The 10 Greatest Things I Saw At My First Gen Con

No. 1: The T-shirt that said “Gaming Makes Me Happy. You, Not So Much”

If you are a gamer, Gen Con is like hitting the sundae buffet on your birthday: It’s one of the few times you are allowed, if not obligated, to put aside your cares, concerns and core humanity to plunge into the goodies with your face.

If you are new to Gen Con—as I was—it’s more like materializing at a bus station during rush hour on some exceedingly distant planet. One minute you’re wandering your hometown on a beautiful Thursday; the next you’re stupidly spinning in circles trying to process an unending flock of orcs, card towers, and paunchy Deadpool cosplayers. It’s like learning what ice cream sundaes are, and then being told to go make yourself one using three million toppings. There is no way to process all of it in one day, so in no particular order, here are 10 things that stuck with me after I returned to my decidedly unmagical and +20 suburban home office.

1. My brain hurts. I have never been a pinball, but I imagine it’s basically like this, only much quieter. Inside Gen Con, one simply careens from place to place like atoms, if those atoms were wearing Han Solo t-shirts that said DAMN RIGHT I SHOT FIRST.

2. I saw two half-dressed elflings, a woman playing the blues on a toy piano, a four-wizard band performing a Gen Con-specific version of “I’ve Been Everywhere” (I am sure the lyrics were hilarious but I could not make out a single one of them. Hell, I can only make out like half of Johnny Cash’s, and he’s using real cities, except “Tulsa”), and a group of a half-dozen gamers walking around with enormous replica D&D dice on their heads. This was in the first 90 seconds. I hope the dice guys got off the escalator OK.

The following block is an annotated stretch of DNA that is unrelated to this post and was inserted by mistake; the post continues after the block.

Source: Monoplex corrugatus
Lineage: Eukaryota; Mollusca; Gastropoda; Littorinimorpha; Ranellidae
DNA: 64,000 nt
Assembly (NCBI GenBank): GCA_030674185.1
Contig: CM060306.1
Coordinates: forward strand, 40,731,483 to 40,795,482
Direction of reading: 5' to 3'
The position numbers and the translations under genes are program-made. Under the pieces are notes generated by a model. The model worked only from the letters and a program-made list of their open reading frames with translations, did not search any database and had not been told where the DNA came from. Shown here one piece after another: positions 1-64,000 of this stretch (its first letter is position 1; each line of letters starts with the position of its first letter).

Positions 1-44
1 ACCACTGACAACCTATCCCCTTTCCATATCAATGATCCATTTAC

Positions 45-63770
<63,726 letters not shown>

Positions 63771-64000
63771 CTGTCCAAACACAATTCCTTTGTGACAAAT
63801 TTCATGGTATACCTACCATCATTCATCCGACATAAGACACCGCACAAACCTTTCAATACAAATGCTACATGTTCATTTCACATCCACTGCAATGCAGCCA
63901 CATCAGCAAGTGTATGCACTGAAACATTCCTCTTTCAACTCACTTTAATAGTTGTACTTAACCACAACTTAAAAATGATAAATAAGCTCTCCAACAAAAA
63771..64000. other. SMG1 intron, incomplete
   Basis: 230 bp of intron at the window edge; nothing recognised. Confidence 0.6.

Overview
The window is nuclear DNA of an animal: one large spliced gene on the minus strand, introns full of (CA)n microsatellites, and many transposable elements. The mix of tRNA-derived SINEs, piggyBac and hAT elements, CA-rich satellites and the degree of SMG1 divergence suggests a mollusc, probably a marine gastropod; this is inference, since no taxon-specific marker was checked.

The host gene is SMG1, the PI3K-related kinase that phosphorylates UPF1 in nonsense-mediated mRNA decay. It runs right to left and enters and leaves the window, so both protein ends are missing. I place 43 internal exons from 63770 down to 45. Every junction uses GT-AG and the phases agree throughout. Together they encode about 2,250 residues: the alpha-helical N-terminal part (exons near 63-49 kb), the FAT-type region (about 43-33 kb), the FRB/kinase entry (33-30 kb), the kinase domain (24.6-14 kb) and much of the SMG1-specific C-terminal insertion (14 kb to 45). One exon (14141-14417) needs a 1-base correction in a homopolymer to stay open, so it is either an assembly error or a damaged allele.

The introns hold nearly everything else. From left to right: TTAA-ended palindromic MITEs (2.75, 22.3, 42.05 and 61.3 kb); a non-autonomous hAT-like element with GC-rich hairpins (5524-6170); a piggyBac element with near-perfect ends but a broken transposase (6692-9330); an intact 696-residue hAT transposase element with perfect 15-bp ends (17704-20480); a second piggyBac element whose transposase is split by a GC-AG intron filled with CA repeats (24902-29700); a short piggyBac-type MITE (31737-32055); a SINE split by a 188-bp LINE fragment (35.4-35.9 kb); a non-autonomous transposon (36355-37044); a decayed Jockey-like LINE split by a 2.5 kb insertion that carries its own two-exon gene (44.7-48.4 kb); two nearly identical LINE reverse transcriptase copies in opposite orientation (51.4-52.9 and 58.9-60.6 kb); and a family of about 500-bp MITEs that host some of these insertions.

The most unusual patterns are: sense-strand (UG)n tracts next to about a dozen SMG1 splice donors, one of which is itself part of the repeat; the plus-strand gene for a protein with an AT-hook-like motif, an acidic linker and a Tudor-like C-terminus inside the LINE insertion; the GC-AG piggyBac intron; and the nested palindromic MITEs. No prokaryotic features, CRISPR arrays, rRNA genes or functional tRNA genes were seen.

3. These people are less weird than you suspect. They’re also SO MUCH WEIRDER. There are people who look like Dan Fogelberg’s dad, and people who look perfectly equipped to start a functional society six miles under the surface of the Earth. (Attempting to find a friend, I asked my group to look for the middle-aged white guy with the beard, which turned out to be the best joke of the day.)

You definitely want a piece of this.

4. You can make a game out of literally anything. The Networks lets you run a TV station. Tower of Madness is sort of like Kerplunk, but with Cthulhu. Mixtape lets you match songs to situations, like breakups or car wrecks. (The answer to both is “Who Let The Dogs Out.”) New York Pizza lets players craft a pizza the way nature intended. Pantone has a game, you guys—PANTONE. It’s actually a great idea: Players “draw” a picture using swatches of color and others have to guess what they created. My friend Matt purchased a game from the 1970s about building a power grid. Illimat is a card game presented by The Decemberists. If I had to guess which band would “present” a game at Gen Con, my first guess would be The Decemberists. Guesses 2–9,000,000 would also be The Decemberists.